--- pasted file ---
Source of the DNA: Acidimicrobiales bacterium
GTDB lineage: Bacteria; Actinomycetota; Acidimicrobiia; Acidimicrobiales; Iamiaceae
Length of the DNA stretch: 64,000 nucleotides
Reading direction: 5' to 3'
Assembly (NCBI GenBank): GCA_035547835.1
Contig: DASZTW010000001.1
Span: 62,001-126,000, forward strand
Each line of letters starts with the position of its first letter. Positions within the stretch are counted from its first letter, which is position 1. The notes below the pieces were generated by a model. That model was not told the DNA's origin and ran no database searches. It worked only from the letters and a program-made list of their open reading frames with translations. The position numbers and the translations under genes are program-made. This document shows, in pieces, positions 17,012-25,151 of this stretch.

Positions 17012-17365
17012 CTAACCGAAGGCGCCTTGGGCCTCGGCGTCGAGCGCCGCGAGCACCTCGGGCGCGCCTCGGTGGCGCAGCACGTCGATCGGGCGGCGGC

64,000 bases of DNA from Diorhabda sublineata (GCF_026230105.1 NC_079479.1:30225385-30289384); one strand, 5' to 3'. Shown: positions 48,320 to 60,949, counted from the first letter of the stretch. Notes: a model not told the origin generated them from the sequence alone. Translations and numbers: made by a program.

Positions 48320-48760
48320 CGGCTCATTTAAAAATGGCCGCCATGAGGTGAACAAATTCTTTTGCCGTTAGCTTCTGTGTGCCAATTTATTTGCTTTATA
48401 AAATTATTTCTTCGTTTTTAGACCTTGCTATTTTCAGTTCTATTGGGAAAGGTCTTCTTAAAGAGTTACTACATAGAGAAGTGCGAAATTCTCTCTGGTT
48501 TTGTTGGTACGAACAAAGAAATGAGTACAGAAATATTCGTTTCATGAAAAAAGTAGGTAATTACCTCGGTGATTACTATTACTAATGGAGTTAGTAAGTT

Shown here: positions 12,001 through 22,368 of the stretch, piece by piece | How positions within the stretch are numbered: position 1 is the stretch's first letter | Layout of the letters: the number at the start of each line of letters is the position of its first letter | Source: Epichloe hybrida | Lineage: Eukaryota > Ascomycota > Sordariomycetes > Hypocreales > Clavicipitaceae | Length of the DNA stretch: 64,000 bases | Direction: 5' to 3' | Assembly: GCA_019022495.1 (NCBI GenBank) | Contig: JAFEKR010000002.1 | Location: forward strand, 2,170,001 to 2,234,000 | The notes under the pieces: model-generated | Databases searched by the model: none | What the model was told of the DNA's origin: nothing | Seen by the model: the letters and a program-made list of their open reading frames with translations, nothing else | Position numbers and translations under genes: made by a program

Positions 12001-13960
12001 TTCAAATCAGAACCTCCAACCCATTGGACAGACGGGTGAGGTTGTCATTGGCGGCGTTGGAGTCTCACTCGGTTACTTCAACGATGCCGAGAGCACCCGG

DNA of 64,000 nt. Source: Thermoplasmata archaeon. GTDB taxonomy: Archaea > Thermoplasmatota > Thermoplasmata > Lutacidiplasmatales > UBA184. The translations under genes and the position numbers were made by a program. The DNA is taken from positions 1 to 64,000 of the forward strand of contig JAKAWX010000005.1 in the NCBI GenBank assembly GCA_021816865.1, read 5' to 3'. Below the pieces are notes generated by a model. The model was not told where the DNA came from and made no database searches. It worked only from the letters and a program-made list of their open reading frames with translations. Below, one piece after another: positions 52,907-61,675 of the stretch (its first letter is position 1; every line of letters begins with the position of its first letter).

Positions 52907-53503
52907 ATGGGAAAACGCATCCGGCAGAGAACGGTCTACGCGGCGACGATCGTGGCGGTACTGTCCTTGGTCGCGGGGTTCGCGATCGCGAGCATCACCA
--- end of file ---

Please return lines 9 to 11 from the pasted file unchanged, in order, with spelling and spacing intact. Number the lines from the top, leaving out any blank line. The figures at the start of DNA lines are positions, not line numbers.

Positions 17012-17365
17012 CTAACCGAAGGCGCCTTGGGCCTCGGCGTCGAGCGCCGCGAGCACCTCGGGCGCGCCTCGGTGGCGCAGCACGTCGATCGGGCGGCGGC

64,000 bases of DNA from Diorhabda sublineata (GCF_026230105.1 NC_079479.1:30225385-30289384); one strand, 5' to 3'. Shown: positions 48,320 to 60,949, counted from the first letter of the stretch. Notes: a model not told the origin generated them from the sequence alone. Translations and numbers: made by a program.